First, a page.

Bug 1371389

Summary: libsemanage calls mkdir() without setting the umask properly
Product: Red Hat Enterprise Linux 6 Reporter: Jan Zarsky <jzarsky>
Component: libsemanageAssignee: Petr Lautrbach <plautrba>
Status: CLOSED WONTFIX QA Contact: Jan Zarsky <jzarsky>
Severity: unspecified Docs Contact:
Priority: unspecified    
Version: 6.8CC: dpal, dwalsh, jhrozek, jzarsky, ksrot, lvrabec, mgrepl, mmalik, plautrba, pvrabec, ssekidde
Target Milestone: rc   
Target Release: ---   
Hardware: All   
OS: Linux   
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Story Points: ---
Clone Of: 1186422 Environment:
Last Closed: 2016-10-17 09:25:08 UTC Type: Bug
Regression: --- Mount Type: ---
Documentation: --- CRM:
Verified Versions: Category: ---
oVirt Team: --- RHEL 7.3 requirements from Atomic Host:
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Description Jan Zarsky 2016-08-30 06:38:21 UTC
+++ This bug was initially created as a clone of Bug #1186422 +++

Description of problem:
On some places, like semanage_copy_dir(), libsemanage creates a directory with certain permissions using mkdir(path, 0700) and relies on the permissions being correct. But it never sets or checks the umask, so programs using libsemanage with a very restrictive umask (like deamons) might end up creating the directory with wrong permissions.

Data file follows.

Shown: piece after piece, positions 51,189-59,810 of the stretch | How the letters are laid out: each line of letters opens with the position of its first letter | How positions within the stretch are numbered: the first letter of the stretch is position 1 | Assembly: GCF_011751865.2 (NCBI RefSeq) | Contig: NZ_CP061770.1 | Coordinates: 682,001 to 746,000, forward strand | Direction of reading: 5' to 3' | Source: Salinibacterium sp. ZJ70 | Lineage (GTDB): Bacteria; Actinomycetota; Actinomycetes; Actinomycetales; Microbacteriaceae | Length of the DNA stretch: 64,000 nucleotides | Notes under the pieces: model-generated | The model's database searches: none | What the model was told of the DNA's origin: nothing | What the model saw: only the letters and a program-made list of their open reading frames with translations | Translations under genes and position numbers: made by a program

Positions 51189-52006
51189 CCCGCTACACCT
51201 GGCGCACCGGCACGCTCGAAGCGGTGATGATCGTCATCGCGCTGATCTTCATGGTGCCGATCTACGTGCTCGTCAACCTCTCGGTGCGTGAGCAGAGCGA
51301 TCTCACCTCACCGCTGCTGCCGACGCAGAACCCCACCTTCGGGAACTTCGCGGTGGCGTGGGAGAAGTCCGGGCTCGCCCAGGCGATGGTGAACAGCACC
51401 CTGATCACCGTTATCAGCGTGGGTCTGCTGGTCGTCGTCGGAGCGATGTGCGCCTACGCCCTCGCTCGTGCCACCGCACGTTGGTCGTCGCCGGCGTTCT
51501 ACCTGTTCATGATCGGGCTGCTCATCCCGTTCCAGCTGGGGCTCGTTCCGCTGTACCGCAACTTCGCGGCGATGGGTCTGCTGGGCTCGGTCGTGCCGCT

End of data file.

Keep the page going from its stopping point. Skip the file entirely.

Version-Release number of selected component (if applicable):
libsemanage-2.0.43-5.1.el6.x86_64

How reproducible:
always

Steps to Reproduce:
1. set a restrictive umask
2. call libsemanage functions
3. ls -ld /etc/selinux/targeted/modules/active

Actual results:
clobbered permissions

Expected results:
permissions are as libsemanage expects them.

Additional info:

--- Additional comment from Roland Mainz on 2015-01-27 11:39:56 EST ---

Basically libsemanage should fix the permissions after the |mkdir()| call like the mkdir(1) code in https://searchcode.com/codesearch/view/5481405/ line 160 does.

An even better way would be to use |mkdirat()| and |fchmodat()| to prevent attacks which swap the parent directory, e.g. you |dirfd = open(parentdirname, O_SEARCH)| and then do |mkdirat(dirfd, ...| and |fchmodat(dirfd, ...)|.

Note that Linux does not have POSIX |O_SEARCH| but aliasing it to |O_PATH| works fine, e.g. do this ...
-- snip --
#ifndef O_SEARCH
#define O_SEARCH (O_PATH)
#endif
-- snip --
... and you're done...

--- Additional comment from Petr Lautrbach on 2015-07-21 10:49:59 EDT ---

It needs to be fixed and discussed upstream first. When an user sets umask, she could have a reason for that. I,m postponing this bug to 7.3. Sorry.